Feeling guilty about chomping the ears — and probably more — off that chocolate Easter bunny?


A recent study at Scotland’s Glasgow University found that chocolate consumption improves blood flow and might reduce the risk of strokes. That echoed previous research, which suggests that something so good can be good for you.

“In general, the story for chocolate itself is quite promising,” said David Jacobs, Mayo professor of public health at the University of Minnesota.

But — and you knew there was a “but” coming, right? — “the caution is in the way we present chocolate in our culture, often mixed with a lot of fat,” Jacobs said.

Basically, chocolate + nuts = good, chocolate + caramel and other sugar-laden stuff = bad.

Other recent studies have shown a 37 percent reduction in risk for heart disease (Cambridge University), improved cognition in older people (University of L’Aquila in Italy) and even increased longevity (Harvard).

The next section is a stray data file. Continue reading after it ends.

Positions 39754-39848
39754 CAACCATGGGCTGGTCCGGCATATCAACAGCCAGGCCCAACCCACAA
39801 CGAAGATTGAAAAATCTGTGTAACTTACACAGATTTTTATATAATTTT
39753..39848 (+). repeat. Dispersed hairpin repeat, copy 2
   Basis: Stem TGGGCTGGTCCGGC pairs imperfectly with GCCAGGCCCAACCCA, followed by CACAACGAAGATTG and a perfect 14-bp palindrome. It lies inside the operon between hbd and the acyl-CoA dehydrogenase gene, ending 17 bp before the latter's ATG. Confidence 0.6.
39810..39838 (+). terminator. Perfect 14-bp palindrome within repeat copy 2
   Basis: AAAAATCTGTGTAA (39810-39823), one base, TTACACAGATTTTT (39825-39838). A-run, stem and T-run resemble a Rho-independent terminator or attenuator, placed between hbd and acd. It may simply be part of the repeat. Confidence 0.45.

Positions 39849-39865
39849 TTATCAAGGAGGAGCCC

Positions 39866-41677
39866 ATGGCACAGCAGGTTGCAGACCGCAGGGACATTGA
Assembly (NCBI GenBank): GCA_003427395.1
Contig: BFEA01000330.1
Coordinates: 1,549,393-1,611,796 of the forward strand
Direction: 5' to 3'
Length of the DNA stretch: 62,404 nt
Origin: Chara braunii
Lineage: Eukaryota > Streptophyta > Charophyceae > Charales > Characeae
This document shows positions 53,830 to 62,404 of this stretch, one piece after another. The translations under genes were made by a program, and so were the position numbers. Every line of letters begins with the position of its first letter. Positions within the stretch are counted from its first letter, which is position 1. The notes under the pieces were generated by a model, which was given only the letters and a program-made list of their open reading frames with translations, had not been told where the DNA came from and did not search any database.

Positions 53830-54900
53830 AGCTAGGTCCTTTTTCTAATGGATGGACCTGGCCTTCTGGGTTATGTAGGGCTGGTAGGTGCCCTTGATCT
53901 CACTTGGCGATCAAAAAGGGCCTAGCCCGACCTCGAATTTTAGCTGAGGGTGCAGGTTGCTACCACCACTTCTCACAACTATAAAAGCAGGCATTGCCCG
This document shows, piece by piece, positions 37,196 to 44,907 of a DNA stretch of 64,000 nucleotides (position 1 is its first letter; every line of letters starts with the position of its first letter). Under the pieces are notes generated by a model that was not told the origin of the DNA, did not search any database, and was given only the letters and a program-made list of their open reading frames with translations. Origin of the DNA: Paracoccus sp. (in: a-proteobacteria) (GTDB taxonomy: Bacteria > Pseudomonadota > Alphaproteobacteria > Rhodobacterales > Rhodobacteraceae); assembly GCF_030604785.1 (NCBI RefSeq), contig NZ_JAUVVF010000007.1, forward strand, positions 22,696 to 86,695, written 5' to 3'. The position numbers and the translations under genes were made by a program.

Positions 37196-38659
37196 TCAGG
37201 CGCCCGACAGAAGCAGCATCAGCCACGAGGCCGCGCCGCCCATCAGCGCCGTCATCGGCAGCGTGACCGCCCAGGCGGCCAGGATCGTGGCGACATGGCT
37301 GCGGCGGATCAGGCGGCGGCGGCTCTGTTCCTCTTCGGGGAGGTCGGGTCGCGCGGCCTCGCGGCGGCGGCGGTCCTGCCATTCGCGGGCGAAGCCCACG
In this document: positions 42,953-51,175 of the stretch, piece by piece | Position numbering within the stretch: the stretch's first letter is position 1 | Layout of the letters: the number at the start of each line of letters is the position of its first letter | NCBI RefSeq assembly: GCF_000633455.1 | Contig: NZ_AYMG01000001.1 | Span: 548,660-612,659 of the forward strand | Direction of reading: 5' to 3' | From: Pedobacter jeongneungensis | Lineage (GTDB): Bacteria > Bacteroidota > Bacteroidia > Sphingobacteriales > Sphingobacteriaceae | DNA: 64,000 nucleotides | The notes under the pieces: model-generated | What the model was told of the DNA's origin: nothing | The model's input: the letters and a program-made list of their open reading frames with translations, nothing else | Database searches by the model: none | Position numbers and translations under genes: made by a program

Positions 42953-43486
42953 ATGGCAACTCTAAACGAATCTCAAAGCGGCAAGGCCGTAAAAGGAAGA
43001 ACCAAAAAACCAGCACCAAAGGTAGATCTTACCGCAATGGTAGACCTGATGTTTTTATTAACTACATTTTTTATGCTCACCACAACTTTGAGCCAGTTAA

Most studies credit flavonoids, beneficial antioxidants found in cacao plants. Jacobs points to the plant’s seeds, which have the same kind of nutritional value as legumes, whole grains and other seeds, such as nuts.

That’s why pairing chocolate with nuts is so much healthier than fat- and sugar-laden additives.

“If you eat a lot of sugar, it might block the opportunity to take advantage of these other compounds,” he said. “The sugar doesn’t supply much of anything — other than sugar.” □